The women’s team is coached by Taya McAdow. “We are using more than one arena and she is a big part of our success and gives those kids the opportunity to gain from her knowledge and she’s very competitive,” Cullen said.
Cullen was proud of his team, who sent both men and women to compete at the finals.
Both Segelke sisters competed, as well as Coralee Spratt (Lysite, Wyo.), who competed in the breakaway roping and goat tying events. She finished 27th in the breakaway and 33rd in the goat-tying event.
Paxtun Segelke finished 49th in the breakaway.
These three women represented the women’s team, which placed second overall.
“There’s a lot of legacy in this team and that was cool,” Cullen said. “They almost won the whole thing. It was so close. I’m so proud of them; who they are and what they have done. That’s an awesome group of gals and they will all be successful no matter where they go.”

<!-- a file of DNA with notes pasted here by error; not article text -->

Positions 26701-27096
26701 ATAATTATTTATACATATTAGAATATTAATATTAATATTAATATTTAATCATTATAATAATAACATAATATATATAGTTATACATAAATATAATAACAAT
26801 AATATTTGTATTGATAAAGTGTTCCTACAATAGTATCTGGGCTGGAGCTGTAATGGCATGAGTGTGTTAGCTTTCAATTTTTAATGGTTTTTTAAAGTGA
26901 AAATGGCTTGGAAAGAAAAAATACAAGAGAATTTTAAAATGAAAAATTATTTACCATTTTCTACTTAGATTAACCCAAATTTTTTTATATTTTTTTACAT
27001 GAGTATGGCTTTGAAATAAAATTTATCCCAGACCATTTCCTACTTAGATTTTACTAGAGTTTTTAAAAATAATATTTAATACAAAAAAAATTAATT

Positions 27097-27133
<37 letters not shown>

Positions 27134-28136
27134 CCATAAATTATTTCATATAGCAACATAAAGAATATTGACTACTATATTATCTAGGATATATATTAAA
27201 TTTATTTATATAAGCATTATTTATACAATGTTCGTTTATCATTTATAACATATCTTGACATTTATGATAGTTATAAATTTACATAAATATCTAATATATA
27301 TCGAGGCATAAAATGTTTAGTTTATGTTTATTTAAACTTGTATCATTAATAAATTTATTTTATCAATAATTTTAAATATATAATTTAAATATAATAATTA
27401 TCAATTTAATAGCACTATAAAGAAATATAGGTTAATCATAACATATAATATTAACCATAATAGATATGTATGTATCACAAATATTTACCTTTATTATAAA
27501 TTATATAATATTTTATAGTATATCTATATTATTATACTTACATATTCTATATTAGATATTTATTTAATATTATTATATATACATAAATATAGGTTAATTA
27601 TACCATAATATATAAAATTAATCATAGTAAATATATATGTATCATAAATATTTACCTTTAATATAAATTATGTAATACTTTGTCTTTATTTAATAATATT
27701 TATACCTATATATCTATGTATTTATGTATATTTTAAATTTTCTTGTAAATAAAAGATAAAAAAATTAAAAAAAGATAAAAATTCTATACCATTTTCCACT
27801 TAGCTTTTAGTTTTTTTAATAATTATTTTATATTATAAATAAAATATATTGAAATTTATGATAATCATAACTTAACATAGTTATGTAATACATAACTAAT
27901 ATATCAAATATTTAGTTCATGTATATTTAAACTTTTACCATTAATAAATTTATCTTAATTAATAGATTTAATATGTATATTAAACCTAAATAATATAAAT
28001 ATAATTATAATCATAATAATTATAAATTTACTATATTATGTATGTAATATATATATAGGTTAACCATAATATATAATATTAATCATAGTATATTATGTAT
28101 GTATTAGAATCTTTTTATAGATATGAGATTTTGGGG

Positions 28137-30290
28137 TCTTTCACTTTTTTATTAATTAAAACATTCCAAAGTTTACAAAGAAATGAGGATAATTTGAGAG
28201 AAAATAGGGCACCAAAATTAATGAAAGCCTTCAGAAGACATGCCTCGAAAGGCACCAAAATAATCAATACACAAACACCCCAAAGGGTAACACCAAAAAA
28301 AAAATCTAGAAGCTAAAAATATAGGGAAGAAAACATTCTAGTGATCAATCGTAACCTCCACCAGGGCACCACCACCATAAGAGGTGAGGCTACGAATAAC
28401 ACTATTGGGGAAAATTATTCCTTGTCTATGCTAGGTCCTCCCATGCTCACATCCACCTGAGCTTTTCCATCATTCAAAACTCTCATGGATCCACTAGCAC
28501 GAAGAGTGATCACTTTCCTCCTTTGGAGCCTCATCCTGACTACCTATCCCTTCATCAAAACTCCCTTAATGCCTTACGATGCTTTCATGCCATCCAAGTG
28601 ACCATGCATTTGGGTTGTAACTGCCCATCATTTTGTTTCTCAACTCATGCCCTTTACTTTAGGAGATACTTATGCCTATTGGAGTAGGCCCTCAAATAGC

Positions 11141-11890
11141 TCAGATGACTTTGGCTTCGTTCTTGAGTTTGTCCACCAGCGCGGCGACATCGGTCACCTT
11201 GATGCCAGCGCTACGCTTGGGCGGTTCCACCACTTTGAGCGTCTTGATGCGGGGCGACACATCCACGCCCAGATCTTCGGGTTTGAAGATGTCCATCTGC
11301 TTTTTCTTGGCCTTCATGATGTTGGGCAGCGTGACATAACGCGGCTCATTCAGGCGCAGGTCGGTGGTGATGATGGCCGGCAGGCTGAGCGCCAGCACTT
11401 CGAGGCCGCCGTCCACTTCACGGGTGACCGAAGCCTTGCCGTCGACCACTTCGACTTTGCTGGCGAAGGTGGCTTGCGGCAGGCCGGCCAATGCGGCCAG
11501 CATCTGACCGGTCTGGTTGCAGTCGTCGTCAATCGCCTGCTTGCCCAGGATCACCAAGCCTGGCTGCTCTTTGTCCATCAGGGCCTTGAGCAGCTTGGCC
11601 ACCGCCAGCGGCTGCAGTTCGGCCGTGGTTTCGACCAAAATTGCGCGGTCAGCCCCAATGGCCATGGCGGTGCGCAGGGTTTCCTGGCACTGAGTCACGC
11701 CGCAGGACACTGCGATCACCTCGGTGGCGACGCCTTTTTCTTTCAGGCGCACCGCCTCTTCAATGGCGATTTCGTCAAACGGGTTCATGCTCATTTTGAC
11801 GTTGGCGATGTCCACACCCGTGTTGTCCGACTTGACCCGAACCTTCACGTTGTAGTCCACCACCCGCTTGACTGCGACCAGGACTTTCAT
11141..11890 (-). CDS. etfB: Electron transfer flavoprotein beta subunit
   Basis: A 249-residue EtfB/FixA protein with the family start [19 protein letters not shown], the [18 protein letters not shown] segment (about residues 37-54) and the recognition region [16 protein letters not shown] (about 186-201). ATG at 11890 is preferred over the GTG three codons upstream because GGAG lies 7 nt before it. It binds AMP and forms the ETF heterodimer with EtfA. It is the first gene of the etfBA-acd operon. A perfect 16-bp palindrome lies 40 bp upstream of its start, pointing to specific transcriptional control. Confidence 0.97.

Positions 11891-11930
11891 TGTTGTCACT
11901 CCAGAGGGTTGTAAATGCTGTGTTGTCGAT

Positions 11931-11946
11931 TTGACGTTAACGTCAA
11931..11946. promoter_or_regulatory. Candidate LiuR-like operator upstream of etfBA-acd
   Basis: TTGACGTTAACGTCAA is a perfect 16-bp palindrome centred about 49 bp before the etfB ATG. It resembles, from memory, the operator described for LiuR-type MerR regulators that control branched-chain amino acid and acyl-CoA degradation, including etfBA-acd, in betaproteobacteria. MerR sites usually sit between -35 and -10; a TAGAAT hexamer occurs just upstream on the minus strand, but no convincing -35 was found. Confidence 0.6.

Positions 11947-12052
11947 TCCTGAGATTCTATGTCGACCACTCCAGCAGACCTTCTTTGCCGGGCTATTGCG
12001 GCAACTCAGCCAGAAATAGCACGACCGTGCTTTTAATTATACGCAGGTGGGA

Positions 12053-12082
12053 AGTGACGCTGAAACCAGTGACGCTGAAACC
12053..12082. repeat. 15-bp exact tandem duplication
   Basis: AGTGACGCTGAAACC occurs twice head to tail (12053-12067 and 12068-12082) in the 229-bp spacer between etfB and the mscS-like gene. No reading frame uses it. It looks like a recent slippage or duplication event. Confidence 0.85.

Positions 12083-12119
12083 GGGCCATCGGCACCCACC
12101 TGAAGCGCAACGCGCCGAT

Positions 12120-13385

The men’s team consisted of three steer wrestlers: David Hinman, Tylor Bond and Caleb Weddle. Bond finished 24th, Hinman 25th and Weddle 37th. Bond’s brother Kelby, who competed at last year’s CNFR, hazed for all three of his teammates. The men’s team finished 36th.
The nation’s best college cowboys and cowgirls from different regions across the country attended this year’s CNFR. They competed to win national titles in saddle bronc, bareback,bull riding, steer wrestling, calf roping, team roping, barrel racing, breakaway roping and goat tying.
The top three students in each event and top two men’s and women’s teams from the 11 regions qualified for the CNFR.
NJC competes in the Central Rocky Mountain Region.
“It was an exciting time, and we had some pretty awesome kids. We are very proud to have them on our team,” Cullen said. ❖